Modi warms up to Xi keeping ‘border’ as the key word
Just around the time of President Xi’s visit to India, the India -China border hit headlines with reports of battalions of the Indian Army being rushed to the Line of Actual Control (LAC) - that separates both countries - following an incursion by Chinese troops into Indian territory.
What followed later is a series of talks around business, security cooperation and new Chinese projects, most of which PM Modi seemed to have made conditional on the border situation.
Though trade continues, bilateral relations between the two countries haven’t been too affable since the Sino-Indian border war in 1962, mostly prompted by frequent border violations. However, lately China has been showing a lot of interest in deepening ties with India.
What prompted this new change is the transformed geo-political situation in which China is actually repositioning the importance of India in the region.
An all-powerful China and the US with its Asia rebalance policy has fragmented the region into two blocs – one around the dragon kingdom and the other around the US and its allies comprising Japan, South Korea and the Philippines. As each of the leagues strives to brace up its network in the region, an economically emerging India with a politically strong democratic system is seen by many as a game changer, evident in the recent gestures from powers like Japan, locked in a tiff in the East China Sea, courting India with an investment of up to $35 billion. PM Modi is also lined up for a trip to the US this month.
China, which seems to be watching it all very closely, is re-strategizing its response to US’s rebalancing by slowly pivoting away from fiercely competitive East Asia where the Sino-American relations have gone a little too combative. China feels the US’s discomfort about China’s rise is at the heart of its rebalancing policy. At a more intensive level China fears the US may even resort to further strengthening defense ties in East Asia which could result in military confrontation. This will certainly impact the Asian major’s vision of an integrated East Asian economic zone apart from firming US’s Trans Pacific Partnership cause.
The safer zone though is at the west of its border comprising South Asia, Central Asia and the Middle East, where the U.S. is receding.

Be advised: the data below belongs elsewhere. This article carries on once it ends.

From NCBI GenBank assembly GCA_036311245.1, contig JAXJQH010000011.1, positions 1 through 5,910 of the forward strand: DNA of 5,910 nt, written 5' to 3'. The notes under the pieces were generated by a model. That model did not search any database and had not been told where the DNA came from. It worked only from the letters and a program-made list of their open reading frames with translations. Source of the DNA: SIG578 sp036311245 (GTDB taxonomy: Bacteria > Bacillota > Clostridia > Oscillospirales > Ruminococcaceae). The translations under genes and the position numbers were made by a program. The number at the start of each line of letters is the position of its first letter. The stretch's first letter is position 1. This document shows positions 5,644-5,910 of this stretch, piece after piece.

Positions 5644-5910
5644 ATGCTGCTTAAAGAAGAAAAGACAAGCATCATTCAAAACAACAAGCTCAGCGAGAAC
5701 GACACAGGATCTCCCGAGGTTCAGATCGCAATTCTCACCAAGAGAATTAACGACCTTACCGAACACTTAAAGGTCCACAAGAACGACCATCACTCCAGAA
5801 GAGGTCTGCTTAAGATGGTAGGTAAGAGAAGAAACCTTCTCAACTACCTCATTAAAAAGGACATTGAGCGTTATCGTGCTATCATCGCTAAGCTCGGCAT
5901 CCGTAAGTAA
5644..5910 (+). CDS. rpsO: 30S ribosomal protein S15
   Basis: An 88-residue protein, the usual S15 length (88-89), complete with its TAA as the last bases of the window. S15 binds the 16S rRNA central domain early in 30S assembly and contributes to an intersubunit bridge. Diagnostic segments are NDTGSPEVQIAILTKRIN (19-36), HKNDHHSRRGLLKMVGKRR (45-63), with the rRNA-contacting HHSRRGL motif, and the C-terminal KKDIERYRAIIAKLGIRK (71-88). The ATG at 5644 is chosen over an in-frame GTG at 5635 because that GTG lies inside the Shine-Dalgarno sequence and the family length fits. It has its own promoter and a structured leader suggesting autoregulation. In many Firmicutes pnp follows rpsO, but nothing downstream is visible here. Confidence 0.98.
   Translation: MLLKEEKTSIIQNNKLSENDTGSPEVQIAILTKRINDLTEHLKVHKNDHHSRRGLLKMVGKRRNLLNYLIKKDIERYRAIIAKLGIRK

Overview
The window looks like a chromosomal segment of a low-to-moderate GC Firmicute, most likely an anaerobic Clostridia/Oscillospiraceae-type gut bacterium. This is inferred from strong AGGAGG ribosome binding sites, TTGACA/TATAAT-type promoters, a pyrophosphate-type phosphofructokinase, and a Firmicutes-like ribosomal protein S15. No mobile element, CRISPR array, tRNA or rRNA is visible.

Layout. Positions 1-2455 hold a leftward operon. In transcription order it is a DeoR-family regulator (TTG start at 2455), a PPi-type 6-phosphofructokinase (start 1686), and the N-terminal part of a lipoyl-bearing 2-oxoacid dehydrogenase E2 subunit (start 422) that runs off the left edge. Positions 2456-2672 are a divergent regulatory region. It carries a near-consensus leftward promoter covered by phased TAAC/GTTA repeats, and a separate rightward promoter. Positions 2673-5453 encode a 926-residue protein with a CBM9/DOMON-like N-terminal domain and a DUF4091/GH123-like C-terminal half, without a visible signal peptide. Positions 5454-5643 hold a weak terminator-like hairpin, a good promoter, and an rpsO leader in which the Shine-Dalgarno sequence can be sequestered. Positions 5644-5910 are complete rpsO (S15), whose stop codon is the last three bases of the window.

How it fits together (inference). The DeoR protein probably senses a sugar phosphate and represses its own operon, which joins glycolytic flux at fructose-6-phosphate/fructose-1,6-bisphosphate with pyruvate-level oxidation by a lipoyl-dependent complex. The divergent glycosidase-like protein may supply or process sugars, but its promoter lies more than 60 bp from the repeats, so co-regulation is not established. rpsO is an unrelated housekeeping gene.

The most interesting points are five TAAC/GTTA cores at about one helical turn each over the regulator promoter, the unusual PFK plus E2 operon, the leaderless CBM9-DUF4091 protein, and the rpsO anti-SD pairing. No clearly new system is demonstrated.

With the impending withdrawal of NATO forces from Afghanistan, China feels Washington is leaving behind a vast void for it to fill. And all along its ‘westward march’ in South Asia there is one key player China knows it will always need - India.
India is also a vital component of President Xi’s pet project the Maritime Silk Road (MSR) that connects the Indian and Pacific Oceans – especially as it pitches forward the Bangladesh-China-India-Myanmar (BCIM) Economic Corridor.
President Xi had set the tone of his three day visit in an op-ed on the Indian daily The Hindu emphasizing the need for India and China to become closer development partners who draw upon each other’s strengths and work together for common development. It said, “The combination of the world’s factory and the world’s back office will produce the most competitive production base.”
He further indicated sustainable growth of the Asian economy will be led by India’s participation in the BCIM Economic Corridor, the initiatives of the Silk Road Economic Belt and the 21st Century Maritime Silk Road.
However PM Modi, while showing his eagerness for all the offers China has made, has also exhibited a certain kind of assertiveness. Mentioning that China is significant for India’s foreign policy, he also subtly made it clear that no business goal can be fully materialized unless border issues are addressed.
Border protection was an important promise Modi made during his election campaign when he openly criticized China for its ‘territorial mindset’ making a reference to a reported Chinese incursion into Indian Territory in 2013 just before the visit of Chinese Premier Li Keqiang.
Once in power, he immediately took up the task of bracing up the infrastructure in the border regions like Arunachal Pradesh, which China calls South Tibet.
In his press statement he said, “Peace and tranquility in the border region constitutes an essential foundation for mutual trust and confidence and for realizing the full potential of our relationship. This is an important understanding, which should be strictly observed,” emphasizing a speedy resumption of the stalled process of clarifying the LAC.